Tuesday, June 10, 2008

Wig Wags

I thought today I would point out a blog I have really been enjoying. It is Wig Wags. Here is a description of the site:

Welcome! My name is Rene Tyree and I am a graduate student in military history with focus on the Civil War. I've designed the blog to keep the mass of information coming from my coursework, book reviews, and research organized and to plug into the rich conversations in the blogosphere on this topic.

This blog is worth checking out.

Sunday, June 08, 2008

Encyclopaedia Britannica Goes -- Gasp! -- Wiki

Here is a notice from the Chronicle of Higher Education:

Long a standard reference source for scholarship, largely because of its tightly controlled editing, the Encyclopaedia Britannica announced this week it was throwing open its elegantly-bound covers to the masses. It will allow the “user community” (in the words of the encyclopedia’s blog) to contribute their own articles, which will be clearly marked and run alongside the edited reference pieces.

This seems to be a response to the runaway success of the user-edited online reference tool Wikipedia. (See for yourself. Do a Web search on a topic and note whether Wikipedia or Britannica shows up first.) Scholars have been adamantly opposed to Wikipedia citations in academic papers because the authors and sources are always changing. Jimmy Wales, Wikipedia’s co-founder, agrees with this, but in next week’s issue of The Chronicle (click back to our home page on Monday for more) he also points to some changes in the reference tool that may make it more palatable to scholars.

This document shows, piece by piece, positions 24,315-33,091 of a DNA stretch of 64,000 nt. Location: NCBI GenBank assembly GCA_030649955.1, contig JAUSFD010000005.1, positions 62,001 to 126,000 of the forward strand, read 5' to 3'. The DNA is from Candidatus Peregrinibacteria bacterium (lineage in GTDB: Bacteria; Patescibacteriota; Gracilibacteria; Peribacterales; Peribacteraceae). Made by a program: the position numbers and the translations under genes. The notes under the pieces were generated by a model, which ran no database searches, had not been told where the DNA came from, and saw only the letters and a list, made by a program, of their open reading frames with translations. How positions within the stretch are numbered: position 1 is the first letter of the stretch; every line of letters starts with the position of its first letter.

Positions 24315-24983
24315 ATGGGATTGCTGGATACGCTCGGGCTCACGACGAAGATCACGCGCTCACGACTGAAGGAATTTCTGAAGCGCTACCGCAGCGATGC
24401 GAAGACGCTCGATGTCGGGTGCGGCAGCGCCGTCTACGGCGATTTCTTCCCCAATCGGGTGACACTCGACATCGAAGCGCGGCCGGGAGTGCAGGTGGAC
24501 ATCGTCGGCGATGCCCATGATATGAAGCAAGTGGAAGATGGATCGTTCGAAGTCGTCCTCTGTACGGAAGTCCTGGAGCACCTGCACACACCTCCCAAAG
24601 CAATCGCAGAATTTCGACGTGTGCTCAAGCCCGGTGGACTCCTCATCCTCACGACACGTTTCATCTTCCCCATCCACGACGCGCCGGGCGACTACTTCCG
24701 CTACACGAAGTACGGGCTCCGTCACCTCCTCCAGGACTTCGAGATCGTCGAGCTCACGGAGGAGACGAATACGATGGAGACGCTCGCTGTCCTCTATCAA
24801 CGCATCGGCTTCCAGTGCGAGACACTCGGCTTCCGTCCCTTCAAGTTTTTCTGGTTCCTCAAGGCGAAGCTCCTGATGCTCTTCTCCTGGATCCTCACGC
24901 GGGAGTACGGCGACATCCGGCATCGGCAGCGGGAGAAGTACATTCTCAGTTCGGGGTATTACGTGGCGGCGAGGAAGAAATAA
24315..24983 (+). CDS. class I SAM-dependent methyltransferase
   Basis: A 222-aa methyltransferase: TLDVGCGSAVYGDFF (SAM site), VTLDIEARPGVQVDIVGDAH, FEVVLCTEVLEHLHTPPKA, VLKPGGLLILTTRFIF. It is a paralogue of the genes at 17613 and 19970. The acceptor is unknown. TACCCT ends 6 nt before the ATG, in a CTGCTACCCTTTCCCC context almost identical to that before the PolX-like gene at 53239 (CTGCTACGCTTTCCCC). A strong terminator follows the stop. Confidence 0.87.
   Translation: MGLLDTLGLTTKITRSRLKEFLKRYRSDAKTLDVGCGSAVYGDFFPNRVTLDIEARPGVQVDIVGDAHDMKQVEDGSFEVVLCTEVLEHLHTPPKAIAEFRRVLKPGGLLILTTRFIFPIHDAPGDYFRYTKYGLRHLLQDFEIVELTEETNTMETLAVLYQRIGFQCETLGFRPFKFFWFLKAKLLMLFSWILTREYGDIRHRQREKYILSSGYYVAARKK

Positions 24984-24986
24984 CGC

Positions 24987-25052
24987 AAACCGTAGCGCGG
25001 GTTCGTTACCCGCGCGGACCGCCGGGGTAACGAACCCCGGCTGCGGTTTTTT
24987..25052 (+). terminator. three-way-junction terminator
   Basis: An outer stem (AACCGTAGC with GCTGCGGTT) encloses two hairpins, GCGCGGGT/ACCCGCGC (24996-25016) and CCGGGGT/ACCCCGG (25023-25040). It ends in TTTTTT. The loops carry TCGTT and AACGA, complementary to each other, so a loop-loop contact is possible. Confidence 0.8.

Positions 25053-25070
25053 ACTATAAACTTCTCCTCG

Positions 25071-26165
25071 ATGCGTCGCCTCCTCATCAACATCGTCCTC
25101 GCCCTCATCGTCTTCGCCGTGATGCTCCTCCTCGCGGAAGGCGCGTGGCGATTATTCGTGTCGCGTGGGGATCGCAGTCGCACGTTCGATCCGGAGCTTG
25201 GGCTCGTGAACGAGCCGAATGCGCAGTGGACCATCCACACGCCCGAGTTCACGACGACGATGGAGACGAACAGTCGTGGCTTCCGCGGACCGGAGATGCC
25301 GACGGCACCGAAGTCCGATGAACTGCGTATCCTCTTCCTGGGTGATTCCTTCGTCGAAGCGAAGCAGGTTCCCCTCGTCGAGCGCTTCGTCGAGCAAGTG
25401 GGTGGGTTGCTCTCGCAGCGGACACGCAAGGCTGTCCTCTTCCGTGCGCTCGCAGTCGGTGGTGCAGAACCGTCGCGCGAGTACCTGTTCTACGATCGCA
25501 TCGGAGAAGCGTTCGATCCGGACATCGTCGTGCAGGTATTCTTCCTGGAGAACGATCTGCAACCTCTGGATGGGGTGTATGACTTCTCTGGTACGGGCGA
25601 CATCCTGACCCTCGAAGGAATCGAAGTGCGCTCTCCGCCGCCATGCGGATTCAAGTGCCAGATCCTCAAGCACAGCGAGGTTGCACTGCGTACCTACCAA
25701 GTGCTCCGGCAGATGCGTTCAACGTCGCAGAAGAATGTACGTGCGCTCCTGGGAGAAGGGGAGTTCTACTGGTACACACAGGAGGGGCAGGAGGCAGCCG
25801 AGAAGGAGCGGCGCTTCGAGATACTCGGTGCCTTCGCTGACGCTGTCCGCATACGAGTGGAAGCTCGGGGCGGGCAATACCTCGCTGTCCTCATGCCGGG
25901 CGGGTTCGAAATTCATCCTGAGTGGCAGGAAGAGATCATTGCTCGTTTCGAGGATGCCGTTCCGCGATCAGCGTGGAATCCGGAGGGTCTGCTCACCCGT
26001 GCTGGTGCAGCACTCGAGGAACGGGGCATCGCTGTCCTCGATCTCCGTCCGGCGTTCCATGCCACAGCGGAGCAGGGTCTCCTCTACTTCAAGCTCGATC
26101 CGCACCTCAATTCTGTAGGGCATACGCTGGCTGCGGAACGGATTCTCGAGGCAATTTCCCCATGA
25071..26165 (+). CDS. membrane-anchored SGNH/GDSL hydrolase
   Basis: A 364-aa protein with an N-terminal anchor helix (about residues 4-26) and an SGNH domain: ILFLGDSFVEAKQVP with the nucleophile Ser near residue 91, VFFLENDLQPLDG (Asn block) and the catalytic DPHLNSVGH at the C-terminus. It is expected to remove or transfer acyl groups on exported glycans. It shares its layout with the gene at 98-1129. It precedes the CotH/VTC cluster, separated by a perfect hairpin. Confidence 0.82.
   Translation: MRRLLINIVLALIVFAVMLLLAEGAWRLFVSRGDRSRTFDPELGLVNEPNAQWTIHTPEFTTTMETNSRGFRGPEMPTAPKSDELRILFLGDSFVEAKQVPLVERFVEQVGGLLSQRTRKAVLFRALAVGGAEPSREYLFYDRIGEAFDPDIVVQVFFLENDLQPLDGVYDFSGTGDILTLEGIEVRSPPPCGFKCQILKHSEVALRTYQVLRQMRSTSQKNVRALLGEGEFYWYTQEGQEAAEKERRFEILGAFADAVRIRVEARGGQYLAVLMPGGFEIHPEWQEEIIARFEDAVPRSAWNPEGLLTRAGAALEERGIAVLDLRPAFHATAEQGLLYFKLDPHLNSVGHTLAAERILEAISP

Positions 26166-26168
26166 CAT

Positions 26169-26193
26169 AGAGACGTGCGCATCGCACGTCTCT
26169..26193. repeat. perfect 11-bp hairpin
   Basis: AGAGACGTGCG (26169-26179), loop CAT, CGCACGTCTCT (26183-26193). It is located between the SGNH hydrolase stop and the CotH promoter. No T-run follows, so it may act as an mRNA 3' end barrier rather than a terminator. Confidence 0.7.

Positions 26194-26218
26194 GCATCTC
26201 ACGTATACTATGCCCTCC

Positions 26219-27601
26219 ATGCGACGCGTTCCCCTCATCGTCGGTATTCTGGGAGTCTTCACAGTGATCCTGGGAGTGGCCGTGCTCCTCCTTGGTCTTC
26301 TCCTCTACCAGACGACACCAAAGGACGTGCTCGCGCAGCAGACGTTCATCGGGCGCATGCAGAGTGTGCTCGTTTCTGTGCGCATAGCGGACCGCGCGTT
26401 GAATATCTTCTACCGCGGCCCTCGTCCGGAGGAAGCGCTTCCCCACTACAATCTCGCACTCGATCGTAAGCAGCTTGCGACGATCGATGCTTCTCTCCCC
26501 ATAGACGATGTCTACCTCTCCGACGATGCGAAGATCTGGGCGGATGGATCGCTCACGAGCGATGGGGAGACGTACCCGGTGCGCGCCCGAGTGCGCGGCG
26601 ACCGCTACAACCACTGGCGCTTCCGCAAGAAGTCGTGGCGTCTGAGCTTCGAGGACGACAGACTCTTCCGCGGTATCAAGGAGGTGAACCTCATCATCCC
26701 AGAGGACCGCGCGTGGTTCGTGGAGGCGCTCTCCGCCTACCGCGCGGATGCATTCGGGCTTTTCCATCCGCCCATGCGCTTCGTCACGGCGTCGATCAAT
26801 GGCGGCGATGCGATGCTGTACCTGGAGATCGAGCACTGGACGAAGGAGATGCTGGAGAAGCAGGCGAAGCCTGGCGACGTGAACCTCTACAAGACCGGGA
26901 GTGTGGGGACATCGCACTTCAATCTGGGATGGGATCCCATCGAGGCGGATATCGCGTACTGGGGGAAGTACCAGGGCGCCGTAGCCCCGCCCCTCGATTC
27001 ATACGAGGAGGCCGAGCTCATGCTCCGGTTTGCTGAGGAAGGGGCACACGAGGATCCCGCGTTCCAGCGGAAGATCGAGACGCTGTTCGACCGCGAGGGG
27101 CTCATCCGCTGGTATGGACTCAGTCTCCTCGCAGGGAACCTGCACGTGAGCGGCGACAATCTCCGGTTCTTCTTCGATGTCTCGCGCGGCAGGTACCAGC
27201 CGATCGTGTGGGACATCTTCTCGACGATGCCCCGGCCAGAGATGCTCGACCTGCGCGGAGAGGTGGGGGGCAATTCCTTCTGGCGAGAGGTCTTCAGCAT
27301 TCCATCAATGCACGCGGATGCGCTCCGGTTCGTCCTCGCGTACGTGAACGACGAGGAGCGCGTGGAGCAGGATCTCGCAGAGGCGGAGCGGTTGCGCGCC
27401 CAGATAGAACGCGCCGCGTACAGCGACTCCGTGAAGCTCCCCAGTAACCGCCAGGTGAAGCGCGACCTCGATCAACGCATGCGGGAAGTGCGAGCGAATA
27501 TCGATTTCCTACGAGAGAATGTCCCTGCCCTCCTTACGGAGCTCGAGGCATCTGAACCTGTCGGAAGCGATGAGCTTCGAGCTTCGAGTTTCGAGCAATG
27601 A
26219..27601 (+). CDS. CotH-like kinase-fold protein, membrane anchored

I am very interested to see how the new EB works. I can only imagine (assuming tight editorial control) that the wiki approach will work for the EB. You do not need to pay people to write an encyclopedia. People do it for free in mass everyday and generally do a good job.

This model for EB will not work though unless they open the content up for free. Wikipedia wins because it is open license and that there is no cost to read articles. Hence, it generates more links and does better in Google. Most users of Wikipedia do not edit it. Opening up the content for surfers to read freely would do them better than opening articles for editing. If EB had opened up articles years ago for people to read for free, I bet they would be doing much better in the Google rankings right now.